Dopamine Awareness and Self-Actualization, Rethinking Maslow’s Hierarchy of Needs

by Charles Lyell on August 8, 2012

“I have discovered the missing link between the anthropoid apes and civilized men. It’s us!”  – Abraham Maslow

Long before the introduction of fMRIs, Abraham Maslow identified human deficiency needs (d-needs ) for food, sex, safety, acceptance, and esteem. D-needs comprised the lower rungs of Maslow’s famous hierarchy. At the apex he added spiritual pursuits, called being needs (b-needs).

Dr. Maslow estimated less than 1% graduate to being needs. Maslow never figured out why so few missing links evolved into, what he referred to as, “a different breed of human beings,” and “almost ideally healthy human beings” before borrowing the term self-actualized from German psychiatrist Kurt Goldstein.

Abraham Maslow was a brilliant man but without brain scanning equipment there was no way of knowing:

  • Deficiency needs included basic dopamine-induced survival behaviors common among apes.
  • The same dopamine driving junkies to crave heroin keeps all apes craving food, sex, power, security, acceptance, approval, attention, esteem, and status.
  • Our primitive ancestors developed natural addictions to deficiency needs, then bequeathed the addictions to descendants.
  • More-clever-than-sapient humans concocted unnatural addictions to dopamine-triggering drugs, gambling, diversions, ideologies, belief systems, and money.
  • Succeeding generations fashioned flimsy denials to convince one another their destructive behaviors were normal, acceptable, and even admirable.

Like our predecessors, we parlay charades to boost esteem (trigger dopamine) by espousing high-minded ideals. Meanwhile, an honest look suggests a dogged committment to lowly chemical pursuits (triggering and protecting dopamine flow). For example, safety addicts denying fears, approval addicts terrified of rejection, esteem addicts rattled by imagined threats to status.

To make matters worse, few turnoffs exacerbate fears, threaten esteem, send stress levels through the roof, and threaten dopamine flow more than admitting to similarities with junkies and apes or learning about how neurotransmitters keep us from understanding how neurotransmitters manipulate behavior.

To make matters worser, addicts are traumatized by the stress provoking thought of forgoing seductive dopamine triggers and expectations of suffering the agony of dopamine-induced withdrawals.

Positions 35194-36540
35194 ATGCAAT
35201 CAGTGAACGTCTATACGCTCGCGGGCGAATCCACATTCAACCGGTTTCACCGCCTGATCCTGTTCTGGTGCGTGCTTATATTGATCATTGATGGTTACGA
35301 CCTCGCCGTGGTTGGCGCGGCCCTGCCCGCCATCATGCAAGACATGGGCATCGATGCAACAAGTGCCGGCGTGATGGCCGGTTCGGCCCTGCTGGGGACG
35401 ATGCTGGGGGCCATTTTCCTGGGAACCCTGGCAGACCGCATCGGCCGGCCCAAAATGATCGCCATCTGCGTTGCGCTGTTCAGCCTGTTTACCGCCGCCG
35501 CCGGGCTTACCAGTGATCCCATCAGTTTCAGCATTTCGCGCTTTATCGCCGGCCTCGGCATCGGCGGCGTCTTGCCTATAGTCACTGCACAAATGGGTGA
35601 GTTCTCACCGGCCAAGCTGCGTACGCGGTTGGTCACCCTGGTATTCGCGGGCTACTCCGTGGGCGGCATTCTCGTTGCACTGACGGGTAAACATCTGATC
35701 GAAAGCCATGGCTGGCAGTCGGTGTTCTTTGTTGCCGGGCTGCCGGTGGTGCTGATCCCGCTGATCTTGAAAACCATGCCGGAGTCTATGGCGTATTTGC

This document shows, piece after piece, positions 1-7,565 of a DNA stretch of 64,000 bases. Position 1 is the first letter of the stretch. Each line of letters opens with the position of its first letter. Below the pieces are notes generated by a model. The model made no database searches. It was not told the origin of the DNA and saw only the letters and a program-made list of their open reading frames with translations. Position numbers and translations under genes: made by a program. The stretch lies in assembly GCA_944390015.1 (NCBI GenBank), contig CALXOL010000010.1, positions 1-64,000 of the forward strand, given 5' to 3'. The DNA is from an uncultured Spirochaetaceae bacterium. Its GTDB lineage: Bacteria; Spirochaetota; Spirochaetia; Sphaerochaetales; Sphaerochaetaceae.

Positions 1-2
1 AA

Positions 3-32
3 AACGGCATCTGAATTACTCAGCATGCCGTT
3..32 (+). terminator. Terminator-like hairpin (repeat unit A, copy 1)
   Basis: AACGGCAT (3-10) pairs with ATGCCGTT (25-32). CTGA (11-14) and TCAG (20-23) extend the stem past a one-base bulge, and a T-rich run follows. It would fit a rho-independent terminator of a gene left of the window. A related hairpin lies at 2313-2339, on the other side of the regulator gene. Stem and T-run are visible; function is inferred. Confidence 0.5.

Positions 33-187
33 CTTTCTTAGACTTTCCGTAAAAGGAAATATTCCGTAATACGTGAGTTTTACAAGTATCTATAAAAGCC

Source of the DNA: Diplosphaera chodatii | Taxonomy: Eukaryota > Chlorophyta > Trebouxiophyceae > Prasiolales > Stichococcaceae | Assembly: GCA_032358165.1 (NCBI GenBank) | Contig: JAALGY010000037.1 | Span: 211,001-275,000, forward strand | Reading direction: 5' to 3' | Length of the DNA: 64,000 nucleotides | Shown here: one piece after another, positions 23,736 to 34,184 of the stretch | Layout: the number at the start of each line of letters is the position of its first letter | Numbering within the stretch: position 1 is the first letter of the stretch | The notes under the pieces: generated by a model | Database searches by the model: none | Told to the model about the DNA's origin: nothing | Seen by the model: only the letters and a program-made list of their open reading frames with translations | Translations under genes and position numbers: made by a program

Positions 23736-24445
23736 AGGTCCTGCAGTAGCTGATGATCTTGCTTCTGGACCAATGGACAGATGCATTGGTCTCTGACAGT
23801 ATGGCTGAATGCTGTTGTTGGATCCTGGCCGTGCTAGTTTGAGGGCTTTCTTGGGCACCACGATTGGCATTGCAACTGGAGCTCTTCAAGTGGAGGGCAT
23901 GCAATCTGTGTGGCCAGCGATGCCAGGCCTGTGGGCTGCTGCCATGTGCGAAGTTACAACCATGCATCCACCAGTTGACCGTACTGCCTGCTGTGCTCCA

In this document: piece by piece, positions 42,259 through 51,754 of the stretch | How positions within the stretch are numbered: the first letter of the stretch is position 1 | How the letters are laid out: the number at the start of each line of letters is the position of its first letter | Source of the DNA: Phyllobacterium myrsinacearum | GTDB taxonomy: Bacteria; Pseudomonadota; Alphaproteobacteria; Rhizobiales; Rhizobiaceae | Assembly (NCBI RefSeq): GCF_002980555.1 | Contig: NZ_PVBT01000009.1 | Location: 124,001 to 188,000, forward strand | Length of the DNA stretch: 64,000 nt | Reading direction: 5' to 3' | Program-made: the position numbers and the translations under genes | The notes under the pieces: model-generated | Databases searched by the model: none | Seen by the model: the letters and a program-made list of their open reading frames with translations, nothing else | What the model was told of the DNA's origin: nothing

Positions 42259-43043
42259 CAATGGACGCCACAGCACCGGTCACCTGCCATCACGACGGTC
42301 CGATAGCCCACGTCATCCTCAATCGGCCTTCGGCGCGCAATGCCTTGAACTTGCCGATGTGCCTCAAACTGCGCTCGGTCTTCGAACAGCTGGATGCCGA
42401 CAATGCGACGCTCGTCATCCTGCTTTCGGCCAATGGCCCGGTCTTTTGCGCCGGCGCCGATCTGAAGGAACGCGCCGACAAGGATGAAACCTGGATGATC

Dopamine-induced withdrawals send junkies injecting, foodies gorging, gamblers betting, safety addicts worshiping, power addicts scheming, money addicts cheating, approval addicts flocking, esteem addicts flaunting, religion addicts condemning, and all denying, denying, denying.

The symptoms are the same for safety, power, attention, esteem, food, sex, gambling, money, religion, drug, and most other addicts:

  • Dearth of free will
  • Infinite capacity for self-deception
  • Dishonestly about dishonesty
  • Ability to deny the undeniable
  • Obsessive behaviors fueled by insatiable dopamine-induced cravings
  • Inability/unwillingness to acknowledge addictive behaviors
  • Penchant to say, believe, and/or do (almost) anything to avoid withdrawal
  • Delusions about quitting questionable behaviors being possible and even easy
  • Disregard for addictive behaviors’ consequences, to themselves, loved ones, strangers, environments, and other living creatures

Which brings us to another of Maslow’s insights:

“Every baby has possibilities for self-actualization but most get it knocked out of them. I think of the self-actualizing man not as an ordinary man with something added but rather as the ordinary man with nothing taken away.”

Watch what happens when the above quote is rephrased to include what is currently known about dopamine and addictions.

“Every baby has possibilities for self-actualization but most get it knocked out of them. I think of the self-actualizing man not as an ordinary man with something added but rather as the ordinary man free of the crippling addictions that block self-actualization.”